Keeping a secret often feels like a lie of omission, and that puts a lot of pressure on you mentally. To make it less taxing on yourself, expand your concept of what being honest means. Photo by Wassim LOUMI.
It might seem dishonest to withhold information from someone, but it doesn't have to be. After all, they aren't your beans to spill. Art Markman, PhD, professor of Psychology and Marketing at the University of Texas, explains that you can make revisions to your idea of honesty without compromising your integrity. You can still be you and mean well. What's important is that you recognise not all secrets are bad, and that holding back information may be more beneficial than you realise. Plus, as Markman points out, keeping secrets often comes at a relatively low cost as long as you don't drive yourself crazy. Of course, if you want to give yourself more moral cushion when someone tells you a secret, explain to them beforehand that you won't lie if you're asked about it. That way you won't be blurting out the secret, but you won't be forced to hold back either.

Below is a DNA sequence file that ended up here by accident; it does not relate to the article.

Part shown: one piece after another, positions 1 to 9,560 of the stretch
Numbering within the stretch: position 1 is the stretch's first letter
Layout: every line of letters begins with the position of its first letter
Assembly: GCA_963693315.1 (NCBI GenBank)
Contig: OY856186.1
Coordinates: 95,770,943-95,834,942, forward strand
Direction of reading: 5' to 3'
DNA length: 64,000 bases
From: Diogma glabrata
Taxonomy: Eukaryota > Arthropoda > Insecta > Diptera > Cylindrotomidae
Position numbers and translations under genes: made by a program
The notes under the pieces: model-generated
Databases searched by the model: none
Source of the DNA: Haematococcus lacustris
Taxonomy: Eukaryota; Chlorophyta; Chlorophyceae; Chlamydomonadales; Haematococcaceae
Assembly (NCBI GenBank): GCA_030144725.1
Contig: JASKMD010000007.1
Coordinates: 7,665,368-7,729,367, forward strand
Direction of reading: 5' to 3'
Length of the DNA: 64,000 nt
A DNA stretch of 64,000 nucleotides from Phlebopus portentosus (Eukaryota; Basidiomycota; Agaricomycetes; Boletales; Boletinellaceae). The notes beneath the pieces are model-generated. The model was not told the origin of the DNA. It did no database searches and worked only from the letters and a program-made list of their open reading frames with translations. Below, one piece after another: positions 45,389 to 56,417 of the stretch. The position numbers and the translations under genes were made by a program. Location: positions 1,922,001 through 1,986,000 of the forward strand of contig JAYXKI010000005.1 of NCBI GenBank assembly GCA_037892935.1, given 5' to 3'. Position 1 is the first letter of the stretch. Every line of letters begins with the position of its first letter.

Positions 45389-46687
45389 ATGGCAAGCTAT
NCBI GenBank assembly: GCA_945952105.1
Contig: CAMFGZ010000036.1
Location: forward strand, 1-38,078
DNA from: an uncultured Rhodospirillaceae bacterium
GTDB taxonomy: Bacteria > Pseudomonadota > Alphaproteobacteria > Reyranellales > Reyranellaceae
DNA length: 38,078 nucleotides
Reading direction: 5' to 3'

This Is the Secret to Keeping Secrets [Fast Company]